We hope that NHS England sets an example that will be replicated across Europe. We believe total diet replacements and meal replacement products can play a significant role in helping address the public health problem of obesity related conditions and it’s what TDMR Europe is constantly working towards: increased awareness of our products and a favourable regulatory and policy environment for the industry, by promoting TDRs and MRPs and establishing them as a safe evidence-based option to tackle the obesity crisis. We focus on an improved understanding of the products, their use and impact on obesity, overweight and diabetes, and we educate policy makers on the importance of investing sufficient resources into helping treat the two thirds of the population who are already obese or overweight, rather than directing all actions and available funding towards prevention.

If you’d like to be part of the conversation, please get in touch with us via secretariat@tdmr-europe.com.

NHS England: Very low calorie diets part of NHS action to tackle growing obesity and Type 2 diabetes epidemic

3 December 2018. NHS England has today informed the public about the decision to include total diet replacements (TDR) as part of the NHS action to tackle obesity and related diseases such as type 2 diabetes.

According to Simon Stevens, NHS Chef Executive, the programme will be initially piloted in up to 5,000 people following the Diabetes UK funded DiRECT trial, where almost half of those who went on a very low calorie diet achieved remission of their Type 2 diabetes after one year. A quarter of participants achieved a staggering 15 kg or more weight loss, and of these, 86% put their type 2 diabetes into remission.

Professor Roy Taylor, lead researcher of the DiRECT trial said that this is ‘a hugely important step forward for the NHS, allowing people with type 2 diabetes to return to full health. This approach has gradually been taken up by doctors, nurses and dieticians, but now practical support will be provided.

Professor Anthony Leeds, Chair of TDMR Europe said: “We are delighted that the very real benefits of total diet replacement products have been recognised and will be used in an effort to tackle our nation’s growing obesity rates and associated diseases. TDRs have drastically improved the lives of thousands across the country by helping them lose weight safely and effectively, and it is marvellous that they will be made available to more of the public who need them. Obesity is not easy to tackle; it takes a tremendous amount of mental, emotional and physical effort. Our products have proven immensely successful over the years, and with good reason. They provide a safe and effective way to lose weight. They come with support from trained consultants, behavioural therapy and  education. They have been carefully designed to ensure that they provide 100% of recommended dietary allowances.”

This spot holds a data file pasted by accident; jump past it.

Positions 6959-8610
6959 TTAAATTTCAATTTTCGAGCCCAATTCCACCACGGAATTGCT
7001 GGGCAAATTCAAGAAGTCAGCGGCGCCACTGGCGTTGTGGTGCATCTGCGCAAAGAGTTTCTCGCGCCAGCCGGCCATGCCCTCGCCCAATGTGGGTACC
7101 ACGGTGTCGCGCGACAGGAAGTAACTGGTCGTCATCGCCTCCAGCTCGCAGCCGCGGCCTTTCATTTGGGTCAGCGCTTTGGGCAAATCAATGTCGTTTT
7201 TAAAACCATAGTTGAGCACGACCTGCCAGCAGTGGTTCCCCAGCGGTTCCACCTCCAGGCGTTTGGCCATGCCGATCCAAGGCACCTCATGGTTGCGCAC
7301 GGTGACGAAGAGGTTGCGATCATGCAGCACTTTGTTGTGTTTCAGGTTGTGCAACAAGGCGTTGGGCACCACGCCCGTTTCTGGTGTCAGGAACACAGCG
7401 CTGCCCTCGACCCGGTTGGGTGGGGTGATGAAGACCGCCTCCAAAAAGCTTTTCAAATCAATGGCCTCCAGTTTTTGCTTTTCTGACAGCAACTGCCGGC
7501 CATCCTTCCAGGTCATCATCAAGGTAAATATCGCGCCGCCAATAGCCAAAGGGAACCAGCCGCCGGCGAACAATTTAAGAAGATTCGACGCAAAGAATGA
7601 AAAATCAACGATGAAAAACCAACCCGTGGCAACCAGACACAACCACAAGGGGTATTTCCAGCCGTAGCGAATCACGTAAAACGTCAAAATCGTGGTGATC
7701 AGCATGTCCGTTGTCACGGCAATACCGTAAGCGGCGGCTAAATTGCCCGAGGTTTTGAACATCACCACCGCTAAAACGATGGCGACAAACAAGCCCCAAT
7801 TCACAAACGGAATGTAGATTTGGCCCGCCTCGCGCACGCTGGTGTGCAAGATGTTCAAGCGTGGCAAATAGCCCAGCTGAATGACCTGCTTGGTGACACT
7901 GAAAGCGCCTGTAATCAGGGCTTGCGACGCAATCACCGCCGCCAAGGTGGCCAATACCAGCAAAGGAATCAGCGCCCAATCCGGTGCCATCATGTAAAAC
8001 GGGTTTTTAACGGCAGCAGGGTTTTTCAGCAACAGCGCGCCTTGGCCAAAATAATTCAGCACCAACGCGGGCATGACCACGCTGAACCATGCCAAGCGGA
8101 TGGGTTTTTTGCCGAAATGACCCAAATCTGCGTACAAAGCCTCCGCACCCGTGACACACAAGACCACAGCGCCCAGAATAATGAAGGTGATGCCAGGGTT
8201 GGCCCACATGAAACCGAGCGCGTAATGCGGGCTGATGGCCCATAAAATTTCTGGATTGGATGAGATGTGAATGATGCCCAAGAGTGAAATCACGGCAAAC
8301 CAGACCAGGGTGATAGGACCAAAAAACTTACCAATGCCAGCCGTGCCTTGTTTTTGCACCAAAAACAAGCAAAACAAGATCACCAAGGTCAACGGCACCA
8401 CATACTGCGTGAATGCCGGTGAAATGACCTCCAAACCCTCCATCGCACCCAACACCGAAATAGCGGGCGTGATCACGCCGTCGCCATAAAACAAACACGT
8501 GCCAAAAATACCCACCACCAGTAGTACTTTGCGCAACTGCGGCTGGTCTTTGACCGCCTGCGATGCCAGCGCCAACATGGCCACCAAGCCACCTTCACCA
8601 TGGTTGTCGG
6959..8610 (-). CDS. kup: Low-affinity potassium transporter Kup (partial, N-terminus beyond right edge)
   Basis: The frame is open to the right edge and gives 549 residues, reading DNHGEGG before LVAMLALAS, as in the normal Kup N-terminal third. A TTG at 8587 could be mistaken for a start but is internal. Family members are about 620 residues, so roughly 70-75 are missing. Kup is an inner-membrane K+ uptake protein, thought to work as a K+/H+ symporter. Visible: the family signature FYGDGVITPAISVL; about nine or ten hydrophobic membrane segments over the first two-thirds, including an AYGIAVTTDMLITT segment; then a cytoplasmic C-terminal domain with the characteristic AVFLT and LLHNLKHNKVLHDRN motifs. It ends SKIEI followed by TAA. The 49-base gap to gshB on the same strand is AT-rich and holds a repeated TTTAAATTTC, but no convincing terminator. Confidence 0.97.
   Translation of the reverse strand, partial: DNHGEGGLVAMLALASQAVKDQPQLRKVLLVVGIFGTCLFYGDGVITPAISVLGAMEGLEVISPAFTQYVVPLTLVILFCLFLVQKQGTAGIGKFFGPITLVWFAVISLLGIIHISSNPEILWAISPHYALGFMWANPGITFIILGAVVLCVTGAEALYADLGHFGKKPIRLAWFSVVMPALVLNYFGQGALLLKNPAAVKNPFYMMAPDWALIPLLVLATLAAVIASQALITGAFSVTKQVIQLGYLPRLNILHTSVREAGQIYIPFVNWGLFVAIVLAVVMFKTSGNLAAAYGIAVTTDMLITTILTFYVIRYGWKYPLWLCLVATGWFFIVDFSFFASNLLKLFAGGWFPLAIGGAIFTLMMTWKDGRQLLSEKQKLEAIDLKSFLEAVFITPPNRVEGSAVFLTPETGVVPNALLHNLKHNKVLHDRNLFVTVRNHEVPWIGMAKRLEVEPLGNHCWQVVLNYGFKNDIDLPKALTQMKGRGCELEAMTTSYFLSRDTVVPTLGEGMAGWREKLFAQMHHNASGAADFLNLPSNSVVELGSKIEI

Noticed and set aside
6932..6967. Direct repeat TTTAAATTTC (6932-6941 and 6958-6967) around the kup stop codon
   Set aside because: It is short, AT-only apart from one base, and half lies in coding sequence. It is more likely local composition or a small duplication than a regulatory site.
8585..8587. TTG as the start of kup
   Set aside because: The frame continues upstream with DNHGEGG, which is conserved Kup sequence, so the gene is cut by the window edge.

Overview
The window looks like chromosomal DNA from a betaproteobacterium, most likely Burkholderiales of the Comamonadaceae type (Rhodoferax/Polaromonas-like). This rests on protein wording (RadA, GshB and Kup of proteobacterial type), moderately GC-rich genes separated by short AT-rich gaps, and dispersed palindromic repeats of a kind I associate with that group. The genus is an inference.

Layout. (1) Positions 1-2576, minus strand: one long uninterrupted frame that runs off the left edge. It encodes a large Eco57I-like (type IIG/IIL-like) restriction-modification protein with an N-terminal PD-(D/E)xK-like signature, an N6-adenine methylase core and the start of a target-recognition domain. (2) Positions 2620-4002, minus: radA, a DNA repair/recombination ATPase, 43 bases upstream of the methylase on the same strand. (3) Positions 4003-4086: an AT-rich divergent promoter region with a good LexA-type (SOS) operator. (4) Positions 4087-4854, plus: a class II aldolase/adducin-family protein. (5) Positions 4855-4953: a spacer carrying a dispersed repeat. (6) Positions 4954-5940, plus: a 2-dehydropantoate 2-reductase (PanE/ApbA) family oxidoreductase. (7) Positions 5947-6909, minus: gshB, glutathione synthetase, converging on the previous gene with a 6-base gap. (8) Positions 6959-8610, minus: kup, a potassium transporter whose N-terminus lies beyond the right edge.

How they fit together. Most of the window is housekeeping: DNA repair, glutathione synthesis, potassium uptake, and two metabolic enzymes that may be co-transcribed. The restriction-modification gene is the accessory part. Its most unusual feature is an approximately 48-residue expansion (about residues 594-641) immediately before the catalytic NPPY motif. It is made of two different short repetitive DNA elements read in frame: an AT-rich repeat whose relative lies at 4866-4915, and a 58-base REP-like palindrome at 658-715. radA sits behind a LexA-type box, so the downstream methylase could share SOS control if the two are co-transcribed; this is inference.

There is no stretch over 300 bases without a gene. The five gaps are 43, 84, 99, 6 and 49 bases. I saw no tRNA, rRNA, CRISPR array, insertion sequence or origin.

TDMR Europe is extremely delighted with the announcement made today by NHS England, acknowledging once again the efficacy of Total Diets and Meal Replacement Products in tackling obesity and related diseases.

More information regarding the NHS announcement can be found here.

TDMR Europe interview with the Food Matters Live

TDMR Europe interview with the Food Matters Live

TDMR Europe’s representative, Rob Rona, discussed with Food Matters Live the activity of TDMR Europe, describing what is the main objective of total diet replacement products and meal replacement products, the association’s impact on addressing public health challenges and reducing the burden of public finances.  Our spokesperson also briefed the audience on the new regulations for total diet replacement products and the important role trade associations play in both guiding and enforcing legislation.

The interview was taken for Food Maters Live Table Talk newsletter, which is a platform for thought-provoking, cross-sector debate where food, health and innovation meet.

 

TDMR Europe at the European Association for the Study of Diabetes (EASD) 2018 Annual Meeting

TDMR Europe at the European Association for the Study of Diabetes (EASD) 2018 Annual Meeting